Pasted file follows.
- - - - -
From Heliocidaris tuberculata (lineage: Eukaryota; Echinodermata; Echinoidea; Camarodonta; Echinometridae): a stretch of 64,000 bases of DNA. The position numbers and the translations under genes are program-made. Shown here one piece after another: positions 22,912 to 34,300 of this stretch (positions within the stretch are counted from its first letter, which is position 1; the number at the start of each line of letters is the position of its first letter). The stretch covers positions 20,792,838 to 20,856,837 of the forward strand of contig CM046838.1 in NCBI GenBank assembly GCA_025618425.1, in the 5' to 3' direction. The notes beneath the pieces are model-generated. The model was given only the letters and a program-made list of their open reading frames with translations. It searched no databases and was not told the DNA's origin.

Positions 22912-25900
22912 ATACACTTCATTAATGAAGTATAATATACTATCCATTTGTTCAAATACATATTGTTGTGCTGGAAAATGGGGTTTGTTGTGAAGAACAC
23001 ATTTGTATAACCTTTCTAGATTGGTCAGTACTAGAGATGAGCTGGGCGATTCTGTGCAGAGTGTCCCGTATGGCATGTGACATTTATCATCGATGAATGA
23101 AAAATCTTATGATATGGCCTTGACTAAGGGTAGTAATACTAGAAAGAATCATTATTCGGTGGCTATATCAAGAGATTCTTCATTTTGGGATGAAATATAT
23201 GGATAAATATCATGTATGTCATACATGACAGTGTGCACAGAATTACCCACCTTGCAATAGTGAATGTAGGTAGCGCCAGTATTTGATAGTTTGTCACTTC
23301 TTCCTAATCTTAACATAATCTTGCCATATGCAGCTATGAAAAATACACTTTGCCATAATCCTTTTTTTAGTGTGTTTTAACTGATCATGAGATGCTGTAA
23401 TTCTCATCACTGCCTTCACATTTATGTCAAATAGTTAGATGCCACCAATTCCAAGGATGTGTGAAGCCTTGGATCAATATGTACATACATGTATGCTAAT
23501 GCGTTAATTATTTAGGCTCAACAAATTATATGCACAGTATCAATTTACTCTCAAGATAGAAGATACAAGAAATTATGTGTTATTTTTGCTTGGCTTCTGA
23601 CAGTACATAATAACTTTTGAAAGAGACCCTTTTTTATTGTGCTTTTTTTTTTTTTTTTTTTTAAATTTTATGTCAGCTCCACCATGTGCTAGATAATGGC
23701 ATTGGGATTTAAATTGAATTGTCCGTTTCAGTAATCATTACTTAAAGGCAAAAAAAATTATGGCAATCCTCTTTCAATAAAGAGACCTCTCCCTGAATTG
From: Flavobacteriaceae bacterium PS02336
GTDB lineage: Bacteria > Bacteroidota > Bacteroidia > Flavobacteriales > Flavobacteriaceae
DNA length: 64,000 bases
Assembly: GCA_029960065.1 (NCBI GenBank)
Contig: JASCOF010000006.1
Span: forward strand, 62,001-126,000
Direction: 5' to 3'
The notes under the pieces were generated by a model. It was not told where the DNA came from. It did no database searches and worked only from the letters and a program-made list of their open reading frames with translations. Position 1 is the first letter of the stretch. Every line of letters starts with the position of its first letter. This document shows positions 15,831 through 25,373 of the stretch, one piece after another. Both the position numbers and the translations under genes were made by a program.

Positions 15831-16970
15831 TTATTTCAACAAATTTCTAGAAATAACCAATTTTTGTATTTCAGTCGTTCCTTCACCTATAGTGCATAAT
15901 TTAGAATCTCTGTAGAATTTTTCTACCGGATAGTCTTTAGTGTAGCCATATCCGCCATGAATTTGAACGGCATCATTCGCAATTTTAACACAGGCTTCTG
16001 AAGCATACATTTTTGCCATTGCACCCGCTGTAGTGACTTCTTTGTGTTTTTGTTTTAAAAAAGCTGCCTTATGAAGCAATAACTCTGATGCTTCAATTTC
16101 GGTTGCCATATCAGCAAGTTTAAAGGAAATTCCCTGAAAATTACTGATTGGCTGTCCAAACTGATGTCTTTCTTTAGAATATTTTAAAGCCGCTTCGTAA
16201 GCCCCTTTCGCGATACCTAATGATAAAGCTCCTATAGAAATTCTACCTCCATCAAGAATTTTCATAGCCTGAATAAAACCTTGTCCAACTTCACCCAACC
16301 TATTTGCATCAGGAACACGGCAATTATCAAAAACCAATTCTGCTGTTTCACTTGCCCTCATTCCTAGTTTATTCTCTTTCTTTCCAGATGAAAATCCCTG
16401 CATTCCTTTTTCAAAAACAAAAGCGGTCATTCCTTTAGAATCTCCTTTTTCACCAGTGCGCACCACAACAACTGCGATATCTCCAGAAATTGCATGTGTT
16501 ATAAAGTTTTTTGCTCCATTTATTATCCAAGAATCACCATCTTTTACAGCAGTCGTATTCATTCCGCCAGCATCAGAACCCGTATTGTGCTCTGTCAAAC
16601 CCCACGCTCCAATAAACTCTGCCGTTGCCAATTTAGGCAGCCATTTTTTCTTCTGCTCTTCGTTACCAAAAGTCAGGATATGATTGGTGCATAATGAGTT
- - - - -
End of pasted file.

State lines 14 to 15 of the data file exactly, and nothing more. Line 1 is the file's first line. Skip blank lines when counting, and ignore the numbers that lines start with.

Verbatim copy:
DNA length: 64,000 bases
Assembly: GCA_029960065.1 (NCBI GenBank)